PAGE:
Wedding flowers are a significant and sometimes complicated element of your wedding, so it’s important that you book a florist who understands your wants and circumstances. When deciding how to choose a wedding florist, you must have productive conversations with potential florists. Here, we outline the most important questions to ask in your initial discussions.
Logistics are all about detail and coordination. Before you approach other conversation pieces with a florist, first make sure you cover these pivotal bases.
The first question you should ask any vendor is if they’re available on your wedding date. If they’re fully booked and your date is set in stone, this effectively renders them unavailable. If a florist says they’re available, follow up by asking if they’ll be working or scheduling any other events for the same day. If you need your florist to stay at your wedding venue for a certain amount of time (e.g. moving florals from the ceremony to the reception), this may affect their ability to work your big day.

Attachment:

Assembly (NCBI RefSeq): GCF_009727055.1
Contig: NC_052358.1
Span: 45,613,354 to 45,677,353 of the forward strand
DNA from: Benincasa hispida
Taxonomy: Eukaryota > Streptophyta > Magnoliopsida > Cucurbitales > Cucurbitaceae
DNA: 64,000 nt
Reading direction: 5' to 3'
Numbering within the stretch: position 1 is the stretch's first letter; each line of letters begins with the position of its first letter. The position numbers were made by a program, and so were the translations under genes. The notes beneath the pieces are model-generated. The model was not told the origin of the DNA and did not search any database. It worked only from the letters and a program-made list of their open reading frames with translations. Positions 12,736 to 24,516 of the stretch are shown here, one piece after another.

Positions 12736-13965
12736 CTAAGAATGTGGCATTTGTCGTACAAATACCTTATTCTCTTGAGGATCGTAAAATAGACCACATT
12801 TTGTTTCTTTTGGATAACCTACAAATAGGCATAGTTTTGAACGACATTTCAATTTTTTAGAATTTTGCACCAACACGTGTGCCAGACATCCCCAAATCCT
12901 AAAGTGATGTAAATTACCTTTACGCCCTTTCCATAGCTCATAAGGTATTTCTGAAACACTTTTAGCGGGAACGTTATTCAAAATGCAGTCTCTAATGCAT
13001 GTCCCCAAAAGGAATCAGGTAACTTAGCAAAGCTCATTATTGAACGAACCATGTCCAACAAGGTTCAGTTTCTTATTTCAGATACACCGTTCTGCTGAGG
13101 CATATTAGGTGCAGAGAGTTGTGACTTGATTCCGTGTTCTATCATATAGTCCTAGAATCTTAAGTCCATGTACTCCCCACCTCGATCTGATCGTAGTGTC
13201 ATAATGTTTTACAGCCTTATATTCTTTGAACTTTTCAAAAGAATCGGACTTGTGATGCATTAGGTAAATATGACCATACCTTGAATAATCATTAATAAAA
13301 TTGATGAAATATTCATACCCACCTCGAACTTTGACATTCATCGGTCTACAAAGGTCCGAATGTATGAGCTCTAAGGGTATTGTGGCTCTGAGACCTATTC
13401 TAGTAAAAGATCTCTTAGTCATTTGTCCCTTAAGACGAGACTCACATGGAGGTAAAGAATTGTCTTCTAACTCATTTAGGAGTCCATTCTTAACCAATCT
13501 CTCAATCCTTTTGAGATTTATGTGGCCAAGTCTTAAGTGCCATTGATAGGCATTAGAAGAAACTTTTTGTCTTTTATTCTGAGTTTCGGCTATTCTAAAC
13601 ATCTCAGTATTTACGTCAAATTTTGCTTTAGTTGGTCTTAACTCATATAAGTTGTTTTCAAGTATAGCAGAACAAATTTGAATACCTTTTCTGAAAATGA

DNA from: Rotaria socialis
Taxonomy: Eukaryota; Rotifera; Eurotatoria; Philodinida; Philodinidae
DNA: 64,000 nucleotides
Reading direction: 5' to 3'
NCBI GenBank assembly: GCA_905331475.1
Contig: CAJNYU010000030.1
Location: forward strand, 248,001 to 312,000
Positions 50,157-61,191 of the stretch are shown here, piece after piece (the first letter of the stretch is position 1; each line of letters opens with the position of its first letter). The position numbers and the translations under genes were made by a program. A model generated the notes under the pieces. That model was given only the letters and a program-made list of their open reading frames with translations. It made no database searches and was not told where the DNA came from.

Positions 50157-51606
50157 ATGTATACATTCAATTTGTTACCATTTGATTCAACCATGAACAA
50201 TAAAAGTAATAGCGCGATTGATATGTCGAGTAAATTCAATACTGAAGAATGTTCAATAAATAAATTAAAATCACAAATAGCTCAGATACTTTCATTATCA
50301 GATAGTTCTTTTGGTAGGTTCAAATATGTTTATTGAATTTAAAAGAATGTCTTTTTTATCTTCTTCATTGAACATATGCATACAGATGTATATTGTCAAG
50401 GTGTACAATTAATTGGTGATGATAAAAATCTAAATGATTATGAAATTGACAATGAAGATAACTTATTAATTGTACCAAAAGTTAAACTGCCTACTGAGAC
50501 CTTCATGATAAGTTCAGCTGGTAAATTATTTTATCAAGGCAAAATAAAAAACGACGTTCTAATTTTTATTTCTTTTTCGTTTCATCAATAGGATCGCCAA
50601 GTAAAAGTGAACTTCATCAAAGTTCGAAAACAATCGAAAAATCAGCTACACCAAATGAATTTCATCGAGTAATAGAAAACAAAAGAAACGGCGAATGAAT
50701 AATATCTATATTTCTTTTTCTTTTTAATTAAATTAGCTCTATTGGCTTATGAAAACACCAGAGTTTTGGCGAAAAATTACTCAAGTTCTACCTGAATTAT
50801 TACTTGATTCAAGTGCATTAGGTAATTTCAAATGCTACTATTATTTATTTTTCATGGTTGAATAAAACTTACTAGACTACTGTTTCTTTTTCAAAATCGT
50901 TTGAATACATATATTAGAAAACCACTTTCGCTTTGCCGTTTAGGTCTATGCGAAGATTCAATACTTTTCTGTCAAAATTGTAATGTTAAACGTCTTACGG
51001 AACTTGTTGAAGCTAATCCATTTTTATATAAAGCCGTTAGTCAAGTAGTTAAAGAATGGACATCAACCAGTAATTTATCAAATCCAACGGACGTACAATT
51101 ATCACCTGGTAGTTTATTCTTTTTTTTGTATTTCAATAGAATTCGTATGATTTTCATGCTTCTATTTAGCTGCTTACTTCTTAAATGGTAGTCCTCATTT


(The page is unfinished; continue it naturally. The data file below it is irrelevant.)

This is an important—and often not considered—detail that needs ironing out. On the day of your wedding, there may be multiple locations you need your flowers dropped off at. For starters, there’s the ceremony location and reception venue. However, if the wedding party is getting ready at a hotel, you’ll need any bridal bouquets or boutonnieres dropped off there. If you see this, or a similar situation happening, ask your florist if they charge for more than one delivery on the day of your wedding.
Florists, like most vendors, tend to book up months in advance. Sometimes, even a year or more. Inquire about when to book each florist for the wedding in order to get a sense of availability and urgency. However, don’t let a need to book quickly be the only factor you consider when deciding who to use. Rather, keep it top of mind when making considerations and be respectful of each florists’ timeline.
This may be obvious, but both parties (the florist and yourself) should have a copy of your signed contract. Your contract contains incredibly valuable information and should be in your possession in case you need to look over something—terms or budget considerations, for example. Ask when you can expect your contract copy, and don’t forget to follow up if you don’t receive it.
Although the nitty-gritty budget numbers aren’t nearly as fun, it’s one of the most important aspects of wedding planning. Ask the following, so that you and any potential florists are on the same page as far as price and budget go.
From the start, let florists know your floral budget. If you don’t have an exact number yet, know that the average amount of money spent on wedding flowers is around $3,500. Another helpful tip is to allot ten percent of your overall budget to decor. Of course, this will vary from couple to couple, depending on numerous factors.